Orange Is the New Black Is Getting a Spinoff—But About What?

Orange Is the New Black already has one foot on the door, but its eying a way back into the room already. The Netflix show, which will come to an end with its upcoming seventh season, is reportedly getting the spinoff treatment. Kevin Beggs, chairman of the Lionsgate TV group, which produces the Emmy-winning series, said in a recent earnings call that hes in talks with show creator Jenji Kohan about making another series set in the Litchfield universe, according to the Hollywood Reporter.

“We're really proud of the long run that Orange Is the New Black had,” the exec said during an earnings call. “It remains one of Netflix's most-watched shows. Were ending on a high note. Keep in mind we own that series and will be distributing it for years to come. Were already in discussions and, when the timing is right, well talk further with Jenji about a potential sequel.”

Sources tell T.H.R. that nothing official is in the works yet, though ideas have been bandied about. Netflix has not commented on the news. In an interview with T.H.R. in July, O.I.T.N.B. executive producer Tara Herrmann did say that the team had entertained several spinoff ideas, such as a Broadway production, or a jaunt into the lives of couples like Larry Bloom (Jason Biggs) and Polly Harper (Maria Dizzia), or the hippie-dippie Cal (Michael Chernus) and Carol Chapman (Deborah Rush). But Herrmann stressed that these are only ideas for now, especially since the main show is still ongoing.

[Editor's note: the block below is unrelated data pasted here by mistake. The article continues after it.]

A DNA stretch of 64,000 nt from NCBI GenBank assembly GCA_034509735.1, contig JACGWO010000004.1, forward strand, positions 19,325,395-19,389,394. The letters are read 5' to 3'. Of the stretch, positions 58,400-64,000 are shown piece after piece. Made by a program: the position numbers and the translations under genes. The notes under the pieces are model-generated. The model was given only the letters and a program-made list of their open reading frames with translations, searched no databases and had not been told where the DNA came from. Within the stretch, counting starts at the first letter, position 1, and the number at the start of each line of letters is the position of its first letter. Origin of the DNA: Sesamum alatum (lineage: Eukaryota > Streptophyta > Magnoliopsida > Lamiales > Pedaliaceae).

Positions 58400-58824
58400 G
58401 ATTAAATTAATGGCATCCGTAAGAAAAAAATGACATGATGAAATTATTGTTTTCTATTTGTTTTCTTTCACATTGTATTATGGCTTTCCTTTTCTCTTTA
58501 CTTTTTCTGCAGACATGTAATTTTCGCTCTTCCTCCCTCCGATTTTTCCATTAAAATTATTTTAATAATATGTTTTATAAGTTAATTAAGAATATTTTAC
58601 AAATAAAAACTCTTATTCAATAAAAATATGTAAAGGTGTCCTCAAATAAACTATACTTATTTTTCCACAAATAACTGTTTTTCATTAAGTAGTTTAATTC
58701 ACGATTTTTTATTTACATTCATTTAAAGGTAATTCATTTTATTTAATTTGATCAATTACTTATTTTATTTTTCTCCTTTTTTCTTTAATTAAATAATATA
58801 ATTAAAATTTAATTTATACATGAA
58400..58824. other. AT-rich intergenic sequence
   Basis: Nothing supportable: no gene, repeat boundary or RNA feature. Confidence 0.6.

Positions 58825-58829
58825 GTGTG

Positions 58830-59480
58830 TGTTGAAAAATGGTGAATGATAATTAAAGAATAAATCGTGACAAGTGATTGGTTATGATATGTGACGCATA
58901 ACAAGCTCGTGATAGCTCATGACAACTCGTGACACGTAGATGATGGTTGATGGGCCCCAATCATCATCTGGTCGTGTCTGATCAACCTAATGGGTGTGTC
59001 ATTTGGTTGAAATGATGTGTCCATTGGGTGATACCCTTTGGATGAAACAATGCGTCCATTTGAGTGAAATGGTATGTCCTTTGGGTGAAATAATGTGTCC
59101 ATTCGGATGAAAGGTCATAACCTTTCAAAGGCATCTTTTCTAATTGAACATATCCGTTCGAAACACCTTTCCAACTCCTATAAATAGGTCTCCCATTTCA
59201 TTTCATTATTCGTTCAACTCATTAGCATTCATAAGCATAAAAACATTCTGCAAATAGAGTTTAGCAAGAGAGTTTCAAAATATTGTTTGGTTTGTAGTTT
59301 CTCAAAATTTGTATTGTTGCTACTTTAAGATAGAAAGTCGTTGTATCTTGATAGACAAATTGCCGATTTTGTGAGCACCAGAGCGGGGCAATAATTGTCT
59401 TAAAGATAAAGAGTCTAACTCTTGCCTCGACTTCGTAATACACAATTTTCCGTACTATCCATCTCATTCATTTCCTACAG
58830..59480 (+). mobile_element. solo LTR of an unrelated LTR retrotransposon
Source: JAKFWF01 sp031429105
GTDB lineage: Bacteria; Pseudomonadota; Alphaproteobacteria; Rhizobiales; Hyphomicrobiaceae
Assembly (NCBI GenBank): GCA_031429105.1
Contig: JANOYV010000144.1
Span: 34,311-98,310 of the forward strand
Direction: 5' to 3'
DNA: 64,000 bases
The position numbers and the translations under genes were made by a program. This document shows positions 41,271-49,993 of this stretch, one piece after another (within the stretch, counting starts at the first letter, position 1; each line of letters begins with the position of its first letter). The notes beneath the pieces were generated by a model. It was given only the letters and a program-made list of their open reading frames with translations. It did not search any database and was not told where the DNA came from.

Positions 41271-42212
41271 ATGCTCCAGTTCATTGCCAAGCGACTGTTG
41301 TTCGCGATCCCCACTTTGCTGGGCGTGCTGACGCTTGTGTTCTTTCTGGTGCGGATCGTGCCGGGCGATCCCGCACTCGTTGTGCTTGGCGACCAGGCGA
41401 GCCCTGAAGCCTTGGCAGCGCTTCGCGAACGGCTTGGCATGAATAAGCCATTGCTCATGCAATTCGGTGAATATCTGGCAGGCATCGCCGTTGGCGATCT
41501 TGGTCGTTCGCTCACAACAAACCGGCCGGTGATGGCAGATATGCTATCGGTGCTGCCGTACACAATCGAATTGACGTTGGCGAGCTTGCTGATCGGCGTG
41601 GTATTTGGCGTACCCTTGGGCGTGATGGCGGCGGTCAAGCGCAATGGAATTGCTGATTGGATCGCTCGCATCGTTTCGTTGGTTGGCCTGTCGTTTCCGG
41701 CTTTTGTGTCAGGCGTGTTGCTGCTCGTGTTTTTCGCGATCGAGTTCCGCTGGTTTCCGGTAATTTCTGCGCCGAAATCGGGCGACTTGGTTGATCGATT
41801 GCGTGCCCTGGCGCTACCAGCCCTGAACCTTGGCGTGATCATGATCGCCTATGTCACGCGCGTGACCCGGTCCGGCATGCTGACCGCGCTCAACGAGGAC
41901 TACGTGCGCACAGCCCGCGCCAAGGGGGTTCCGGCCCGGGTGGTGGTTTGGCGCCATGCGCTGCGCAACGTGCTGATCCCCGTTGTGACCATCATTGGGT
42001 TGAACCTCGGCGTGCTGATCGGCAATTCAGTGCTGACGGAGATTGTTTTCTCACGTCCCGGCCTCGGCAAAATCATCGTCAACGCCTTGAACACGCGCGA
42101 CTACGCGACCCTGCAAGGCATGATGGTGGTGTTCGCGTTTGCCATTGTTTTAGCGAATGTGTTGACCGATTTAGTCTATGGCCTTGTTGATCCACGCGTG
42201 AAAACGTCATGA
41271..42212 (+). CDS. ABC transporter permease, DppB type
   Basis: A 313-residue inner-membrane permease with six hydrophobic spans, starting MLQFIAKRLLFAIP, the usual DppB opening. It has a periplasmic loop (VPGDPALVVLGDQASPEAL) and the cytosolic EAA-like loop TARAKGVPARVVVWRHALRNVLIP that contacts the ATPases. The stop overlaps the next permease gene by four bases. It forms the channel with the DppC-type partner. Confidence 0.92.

“We want people to pay attention to the show were making, not a musical number with Piper and Alex,” she said. “But that could happen in the future. Who knows!”

Considering her suggestions, it seems safe to assume that the spinoff would most likely take place outside of prison walls. The show has excelled at stringing together a constellation of compelling characters, so tossing an entire series to one of them seems like a natural next step—even if our age of relentless spinoffs and reboots knocks some of the shine off this idea. But considering how the shows audience feels about characters like Larry Bloom—sorry, Biggs!—one can only hope Kohan and co. dont go that route.

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